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Of smoke and wonderfulness

April 2, 2021

Time for another Baconian essay. Or not.

Barbecue, as opposed to grilling, and regardless of whether it is a whole pig in North Carolina or a brisket in West Texas, is an exercise in patience.

For instance…

It is currently 0410 (4:00 a.m. to most people).  I have been up since  0300.  The brisket, which I trimmed and seasoned yesterday, came out of the refrigerator at about 0315. By 0330 the lump charcoal was starting in the charcoal chimney. Now, I’m waiting for the smoker to come up to the temperature where the magic happens so I can actually put the brisket on. At the height of summer, that would have already happened, but although the winds are calm, it’s about 52 degrees on my patio, so the warmup time is a bit longer today.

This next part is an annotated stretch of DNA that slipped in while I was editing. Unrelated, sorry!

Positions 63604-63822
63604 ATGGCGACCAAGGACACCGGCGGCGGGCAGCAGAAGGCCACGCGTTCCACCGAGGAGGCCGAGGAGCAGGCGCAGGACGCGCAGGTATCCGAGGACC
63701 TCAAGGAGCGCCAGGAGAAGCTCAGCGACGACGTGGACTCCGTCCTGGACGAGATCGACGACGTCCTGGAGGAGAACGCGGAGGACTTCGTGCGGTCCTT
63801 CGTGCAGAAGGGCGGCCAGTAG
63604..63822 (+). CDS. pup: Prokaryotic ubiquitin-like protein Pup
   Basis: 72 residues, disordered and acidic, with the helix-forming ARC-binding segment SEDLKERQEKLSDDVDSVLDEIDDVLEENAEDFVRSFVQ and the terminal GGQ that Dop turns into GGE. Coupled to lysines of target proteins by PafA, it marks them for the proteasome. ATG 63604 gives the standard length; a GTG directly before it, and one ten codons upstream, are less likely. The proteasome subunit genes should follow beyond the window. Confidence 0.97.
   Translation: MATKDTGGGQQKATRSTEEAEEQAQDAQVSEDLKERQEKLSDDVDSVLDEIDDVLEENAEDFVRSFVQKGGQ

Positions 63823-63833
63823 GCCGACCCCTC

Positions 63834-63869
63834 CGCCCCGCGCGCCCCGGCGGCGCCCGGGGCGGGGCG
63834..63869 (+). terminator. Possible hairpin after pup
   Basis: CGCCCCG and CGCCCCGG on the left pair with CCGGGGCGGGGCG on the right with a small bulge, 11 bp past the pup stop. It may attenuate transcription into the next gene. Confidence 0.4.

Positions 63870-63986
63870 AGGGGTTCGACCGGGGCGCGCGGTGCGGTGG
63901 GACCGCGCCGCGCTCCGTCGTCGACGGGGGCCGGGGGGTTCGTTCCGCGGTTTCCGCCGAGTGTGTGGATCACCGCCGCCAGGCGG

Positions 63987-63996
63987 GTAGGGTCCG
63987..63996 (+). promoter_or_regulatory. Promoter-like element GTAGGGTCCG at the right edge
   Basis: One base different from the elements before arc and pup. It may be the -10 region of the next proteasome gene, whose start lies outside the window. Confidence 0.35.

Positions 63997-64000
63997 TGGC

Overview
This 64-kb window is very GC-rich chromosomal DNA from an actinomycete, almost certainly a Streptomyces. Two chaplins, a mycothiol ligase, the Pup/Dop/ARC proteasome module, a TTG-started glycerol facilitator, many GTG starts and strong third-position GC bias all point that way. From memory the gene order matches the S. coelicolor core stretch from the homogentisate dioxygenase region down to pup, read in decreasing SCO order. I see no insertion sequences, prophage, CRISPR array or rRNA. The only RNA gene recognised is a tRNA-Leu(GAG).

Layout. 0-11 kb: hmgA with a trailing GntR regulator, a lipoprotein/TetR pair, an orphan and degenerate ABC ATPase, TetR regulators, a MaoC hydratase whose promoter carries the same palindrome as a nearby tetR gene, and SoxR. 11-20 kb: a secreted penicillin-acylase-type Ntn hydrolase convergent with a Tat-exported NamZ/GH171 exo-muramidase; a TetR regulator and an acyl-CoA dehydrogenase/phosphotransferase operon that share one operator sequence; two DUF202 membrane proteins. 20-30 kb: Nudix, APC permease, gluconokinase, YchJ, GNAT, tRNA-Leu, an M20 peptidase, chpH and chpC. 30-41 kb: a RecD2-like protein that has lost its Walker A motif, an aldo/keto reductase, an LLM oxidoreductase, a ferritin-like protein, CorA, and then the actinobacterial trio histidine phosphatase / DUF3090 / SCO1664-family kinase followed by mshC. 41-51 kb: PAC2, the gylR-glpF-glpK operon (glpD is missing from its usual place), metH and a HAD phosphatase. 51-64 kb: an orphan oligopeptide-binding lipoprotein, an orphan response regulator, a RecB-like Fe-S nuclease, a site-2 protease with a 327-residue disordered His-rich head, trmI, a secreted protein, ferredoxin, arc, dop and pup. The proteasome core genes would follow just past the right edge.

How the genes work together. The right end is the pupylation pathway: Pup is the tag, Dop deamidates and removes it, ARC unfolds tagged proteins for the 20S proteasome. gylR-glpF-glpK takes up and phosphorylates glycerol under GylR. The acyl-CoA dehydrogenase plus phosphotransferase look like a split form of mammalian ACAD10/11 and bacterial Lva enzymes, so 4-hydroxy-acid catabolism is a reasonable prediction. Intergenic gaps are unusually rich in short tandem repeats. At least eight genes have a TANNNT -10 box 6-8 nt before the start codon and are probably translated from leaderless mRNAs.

0430 and the brisket is finally on the smoker.

In many ways, barbecuing, the “low and slow” process which produces that wonderful greater-than-the-sum-of-its-parts amalgamation of smoke, meat both lean and fat, and carefully selected spices, is similar to smoking a pipe. I used to smoke cigarettes. Smoking a cigarette is a function of just a few minutes. A pipe of good tobacco is a much more contemplative experience, often taking up the better part of an hour. In the evening, it’s a fine adjunct to contemplating the end of the day. Similarly, while I can grill a good steak in just a few moments of actual cooking time, barbecue takes far longer and provides more time for thought and reflection. And so, dinner today is planned for about 1900. I’ll be on my patio, monitoring but not opening the smoker, virtually all that time. What am I going to do other than think?

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